The people of Punjab ethnically belong to a pluralistic pattern of life but they have a common identity. They have one common faith, Islam, and they proudly share its glorious traditions in their thought and conduct. In their religious sensibility, in folklore, in regional and domestic culture and in their hopes and aspirations the people have a common identity. The dialects spoken in different regions of the land have a common vocabulary and a shared heritage. The people of Punjab also have a shared spiritual experience which has been disseminated by Tassawwaf and can be witnessed on the occasion of the remembrance festivals held on the Urs of great Sufi Saints.
Punjab has been the cradle of civilization since time immemorial.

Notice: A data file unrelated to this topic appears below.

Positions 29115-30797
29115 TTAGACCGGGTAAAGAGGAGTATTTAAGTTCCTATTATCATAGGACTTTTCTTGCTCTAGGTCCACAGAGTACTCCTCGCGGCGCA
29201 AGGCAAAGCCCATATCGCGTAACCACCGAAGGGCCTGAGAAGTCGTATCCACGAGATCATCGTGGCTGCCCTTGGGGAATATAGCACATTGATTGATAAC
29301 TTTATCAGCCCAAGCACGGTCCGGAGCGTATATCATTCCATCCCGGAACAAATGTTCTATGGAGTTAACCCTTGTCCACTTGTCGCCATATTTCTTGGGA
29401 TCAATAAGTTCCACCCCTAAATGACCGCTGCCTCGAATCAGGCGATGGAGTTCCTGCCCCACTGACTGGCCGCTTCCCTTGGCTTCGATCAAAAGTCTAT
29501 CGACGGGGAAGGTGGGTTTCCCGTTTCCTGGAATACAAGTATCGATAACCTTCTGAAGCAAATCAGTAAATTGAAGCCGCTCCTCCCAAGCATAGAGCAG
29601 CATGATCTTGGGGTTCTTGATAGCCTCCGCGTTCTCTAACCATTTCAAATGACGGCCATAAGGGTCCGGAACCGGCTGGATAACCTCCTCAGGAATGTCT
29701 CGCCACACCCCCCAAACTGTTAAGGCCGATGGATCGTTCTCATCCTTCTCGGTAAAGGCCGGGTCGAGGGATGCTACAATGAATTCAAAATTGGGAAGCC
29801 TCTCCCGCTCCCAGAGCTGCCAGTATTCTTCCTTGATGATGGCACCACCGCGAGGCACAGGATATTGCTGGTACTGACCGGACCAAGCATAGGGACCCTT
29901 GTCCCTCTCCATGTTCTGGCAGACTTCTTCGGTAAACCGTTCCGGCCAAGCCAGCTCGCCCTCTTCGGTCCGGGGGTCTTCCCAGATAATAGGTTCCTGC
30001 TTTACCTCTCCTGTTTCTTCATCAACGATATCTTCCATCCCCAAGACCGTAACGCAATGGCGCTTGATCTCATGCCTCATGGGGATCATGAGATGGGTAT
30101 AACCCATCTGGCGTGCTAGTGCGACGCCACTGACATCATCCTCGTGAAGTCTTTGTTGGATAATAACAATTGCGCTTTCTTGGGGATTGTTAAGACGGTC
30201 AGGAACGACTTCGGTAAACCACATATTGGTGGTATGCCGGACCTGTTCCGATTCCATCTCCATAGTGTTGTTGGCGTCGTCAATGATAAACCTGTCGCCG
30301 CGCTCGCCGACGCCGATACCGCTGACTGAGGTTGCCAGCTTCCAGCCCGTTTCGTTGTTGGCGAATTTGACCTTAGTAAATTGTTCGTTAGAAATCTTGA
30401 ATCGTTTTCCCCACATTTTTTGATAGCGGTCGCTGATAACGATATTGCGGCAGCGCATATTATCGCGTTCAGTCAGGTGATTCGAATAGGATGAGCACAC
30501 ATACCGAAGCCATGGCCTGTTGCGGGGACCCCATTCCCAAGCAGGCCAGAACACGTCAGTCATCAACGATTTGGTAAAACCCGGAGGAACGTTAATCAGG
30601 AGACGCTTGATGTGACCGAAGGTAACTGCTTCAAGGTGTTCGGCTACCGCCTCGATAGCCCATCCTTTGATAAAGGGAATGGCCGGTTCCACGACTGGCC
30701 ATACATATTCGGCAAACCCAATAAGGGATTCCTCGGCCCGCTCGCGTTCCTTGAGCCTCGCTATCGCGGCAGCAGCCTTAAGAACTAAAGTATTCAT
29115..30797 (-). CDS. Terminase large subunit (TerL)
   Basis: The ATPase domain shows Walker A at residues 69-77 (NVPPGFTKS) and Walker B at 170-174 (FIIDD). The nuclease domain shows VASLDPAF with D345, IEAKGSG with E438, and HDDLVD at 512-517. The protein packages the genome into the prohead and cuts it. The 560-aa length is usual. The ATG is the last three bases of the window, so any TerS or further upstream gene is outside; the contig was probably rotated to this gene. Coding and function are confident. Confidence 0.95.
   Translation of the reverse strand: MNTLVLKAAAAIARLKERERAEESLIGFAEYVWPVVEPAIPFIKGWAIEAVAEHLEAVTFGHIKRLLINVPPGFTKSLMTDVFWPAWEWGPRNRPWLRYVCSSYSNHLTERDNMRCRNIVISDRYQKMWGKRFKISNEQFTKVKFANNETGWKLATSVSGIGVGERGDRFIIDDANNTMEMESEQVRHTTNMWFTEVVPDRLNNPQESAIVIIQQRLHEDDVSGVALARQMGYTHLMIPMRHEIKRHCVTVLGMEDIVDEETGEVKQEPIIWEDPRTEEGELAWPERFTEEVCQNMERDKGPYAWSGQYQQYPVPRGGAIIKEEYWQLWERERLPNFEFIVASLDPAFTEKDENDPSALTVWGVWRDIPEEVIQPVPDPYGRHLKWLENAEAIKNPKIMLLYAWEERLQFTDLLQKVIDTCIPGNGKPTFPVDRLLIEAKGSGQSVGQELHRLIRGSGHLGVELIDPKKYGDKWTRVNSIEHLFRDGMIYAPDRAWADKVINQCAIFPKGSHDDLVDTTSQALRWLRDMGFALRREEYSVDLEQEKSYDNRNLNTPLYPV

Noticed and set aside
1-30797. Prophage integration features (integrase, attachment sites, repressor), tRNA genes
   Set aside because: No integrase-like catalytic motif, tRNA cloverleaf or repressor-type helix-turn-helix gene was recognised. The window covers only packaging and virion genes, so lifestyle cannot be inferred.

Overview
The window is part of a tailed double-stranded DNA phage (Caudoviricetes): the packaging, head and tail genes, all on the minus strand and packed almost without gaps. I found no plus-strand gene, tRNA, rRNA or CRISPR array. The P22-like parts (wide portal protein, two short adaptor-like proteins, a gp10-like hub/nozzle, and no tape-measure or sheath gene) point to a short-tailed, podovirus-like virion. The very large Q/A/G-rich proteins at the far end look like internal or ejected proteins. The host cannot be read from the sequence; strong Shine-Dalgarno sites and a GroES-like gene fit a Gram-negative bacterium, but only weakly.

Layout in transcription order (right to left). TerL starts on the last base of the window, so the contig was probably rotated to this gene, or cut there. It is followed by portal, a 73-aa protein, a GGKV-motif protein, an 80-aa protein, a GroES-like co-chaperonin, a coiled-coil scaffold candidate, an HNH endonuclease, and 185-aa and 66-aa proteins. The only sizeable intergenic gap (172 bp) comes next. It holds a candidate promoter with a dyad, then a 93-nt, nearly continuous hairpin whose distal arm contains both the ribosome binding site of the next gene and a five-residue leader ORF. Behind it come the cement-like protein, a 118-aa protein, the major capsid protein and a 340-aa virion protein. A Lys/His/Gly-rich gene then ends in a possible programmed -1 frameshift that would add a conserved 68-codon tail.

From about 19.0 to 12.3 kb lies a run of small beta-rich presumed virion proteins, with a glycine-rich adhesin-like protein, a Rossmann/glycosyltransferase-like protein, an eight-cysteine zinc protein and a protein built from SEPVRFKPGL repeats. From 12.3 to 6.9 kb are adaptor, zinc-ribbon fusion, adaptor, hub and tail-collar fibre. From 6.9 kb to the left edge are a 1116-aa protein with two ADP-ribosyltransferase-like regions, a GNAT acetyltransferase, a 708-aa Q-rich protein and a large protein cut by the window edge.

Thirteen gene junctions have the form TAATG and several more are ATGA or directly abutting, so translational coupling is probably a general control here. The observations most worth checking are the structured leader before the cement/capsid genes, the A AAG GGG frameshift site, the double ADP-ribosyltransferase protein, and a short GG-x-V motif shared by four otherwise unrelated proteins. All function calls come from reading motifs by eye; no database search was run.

The ruins of Harappa show an advanced urban culture that flourished over 5000 years ago. Taxila, another historic landmark also stands out as a proof of the achievements of the area in learning, arts and crafts in bygone ages.
The forts, palaces, gardens, mosques, mausoleums, are eloquent reminders of the great tradition in Muslim architecture. The structure of a mosque is simple and it expresses openness. Calligraphic inscriptions from the Holy Quran decorate mosques and mausoleums. The inscriptions on bricks and tiles of the mausoleum of Shah Rukn-e-Alam (1320 AD) at Multan are outstanding specimens of architectural calligraphy. The earliest existing building in South Asia with enameled tile work, is the tomb of Shah Yusuf Gardezi (1150 AD) at Multan. A specimen of the sixteenth century tile-work at Lahore is the tomb of Sheikh Musa Ahangar, with its brilliant blue dome. The tile-work of Emperor Shah Jahan's reign is of a richer and more elaborate nature. The pictured wall of the Lahore Fort is the last line in the tile-work in the entire world.